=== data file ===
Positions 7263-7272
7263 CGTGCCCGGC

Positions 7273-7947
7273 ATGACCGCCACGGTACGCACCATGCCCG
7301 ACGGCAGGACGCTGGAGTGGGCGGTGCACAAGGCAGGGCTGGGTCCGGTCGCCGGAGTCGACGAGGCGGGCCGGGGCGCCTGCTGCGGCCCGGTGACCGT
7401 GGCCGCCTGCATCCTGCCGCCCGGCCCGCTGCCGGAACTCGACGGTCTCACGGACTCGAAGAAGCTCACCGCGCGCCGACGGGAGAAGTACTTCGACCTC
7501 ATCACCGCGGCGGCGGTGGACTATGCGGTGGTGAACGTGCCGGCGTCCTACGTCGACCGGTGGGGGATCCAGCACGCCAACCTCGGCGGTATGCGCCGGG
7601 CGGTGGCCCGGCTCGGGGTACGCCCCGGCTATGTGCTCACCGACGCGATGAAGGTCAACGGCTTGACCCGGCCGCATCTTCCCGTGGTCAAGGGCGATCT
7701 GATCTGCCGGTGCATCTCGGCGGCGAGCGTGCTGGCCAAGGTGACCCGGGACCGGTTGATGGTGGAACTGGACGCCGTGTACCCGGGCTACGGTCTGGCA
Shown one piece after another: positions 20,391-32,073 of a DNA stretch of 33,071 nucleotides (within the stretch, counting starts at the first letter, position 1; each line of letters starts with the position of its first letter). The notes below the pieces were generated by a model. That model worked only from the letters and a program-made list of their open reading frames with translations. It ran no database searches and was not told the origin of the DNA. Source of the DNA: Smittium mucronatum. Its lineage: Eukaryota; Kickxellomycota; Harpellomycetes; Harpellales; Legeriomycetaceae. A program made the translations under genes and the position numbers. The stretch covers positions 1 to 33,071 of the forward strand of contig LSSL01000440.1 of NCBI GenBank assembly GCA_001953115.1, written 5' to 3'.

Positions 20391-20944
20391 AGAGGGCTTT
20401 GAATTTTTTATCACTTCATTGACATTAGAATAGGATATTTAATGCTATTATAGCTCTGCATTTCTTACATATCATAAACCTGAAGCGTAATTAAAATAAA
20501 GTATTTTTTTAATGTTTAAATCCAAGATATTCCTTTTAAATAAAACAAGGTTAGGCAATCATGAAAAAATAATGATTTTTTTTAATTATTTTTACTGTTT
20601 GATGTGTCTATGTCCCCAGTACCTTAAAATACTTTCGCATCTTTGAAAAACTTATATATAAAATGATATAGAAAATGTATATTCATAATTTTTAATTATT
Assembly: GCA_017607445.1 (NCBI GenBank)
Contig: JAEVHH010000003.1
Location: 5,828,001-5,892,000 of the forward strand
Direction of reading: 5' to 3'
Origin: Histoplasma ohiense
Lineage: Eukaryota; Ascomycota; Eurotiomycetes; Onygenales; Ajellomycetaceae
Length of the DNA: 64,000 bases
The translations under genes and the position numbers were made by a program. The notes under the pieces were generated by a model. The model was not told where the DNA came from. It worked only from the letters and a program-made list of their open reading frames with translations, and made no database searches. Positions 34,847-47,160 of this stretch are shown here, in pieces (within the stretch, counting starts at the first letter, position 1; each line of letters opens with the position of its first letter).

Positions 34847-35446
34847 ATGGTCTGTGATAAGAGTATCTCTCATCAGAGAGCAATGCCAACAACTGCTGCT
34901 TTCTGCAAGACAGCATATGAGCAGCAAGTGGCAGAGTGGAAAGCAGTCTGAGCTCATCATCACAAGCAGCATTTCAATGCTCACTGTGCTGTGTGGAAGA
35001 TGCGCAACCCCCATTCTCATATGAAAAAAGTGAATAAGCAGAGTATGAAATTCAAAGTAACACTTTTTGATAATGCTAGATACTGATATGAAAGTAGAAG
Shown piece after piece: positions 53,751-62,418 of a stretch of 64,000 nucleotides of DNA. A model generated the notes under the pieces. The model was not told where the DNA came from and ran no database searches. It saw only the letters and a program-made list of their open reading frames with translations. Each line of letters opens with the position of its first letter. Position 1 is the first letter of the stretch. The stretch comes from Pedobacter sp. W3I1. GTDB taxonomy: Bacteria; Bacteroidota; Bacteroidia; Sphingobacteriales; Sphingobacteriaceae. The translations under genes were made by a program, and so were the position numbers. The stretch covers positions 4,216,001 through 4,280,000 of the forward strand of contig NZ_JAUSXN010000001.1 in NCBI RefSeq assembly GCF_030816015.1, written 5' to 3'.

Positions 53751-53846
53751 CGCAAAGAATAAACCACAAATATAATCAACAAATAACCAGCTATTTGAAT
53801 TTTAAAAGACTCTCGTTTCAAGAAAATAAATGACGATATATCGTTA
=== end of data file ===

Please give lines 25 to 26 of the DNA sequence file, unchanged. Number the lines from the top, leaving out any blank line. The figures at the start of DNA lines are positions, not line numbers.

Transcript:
34847 ATGGTCTGTGATAAGAGTATCTCTCATCAGAGAGCAATGCCAACAACTGCTGCT
34901 TTCTGCAAGACAGCATATGAGCAGCAAGTGGCAGAGTGGAAAGCAGTCTGAGCTCATCATCACAAGCAGCATTTCAATGCTCACTGTGCTGTGTGGAAGA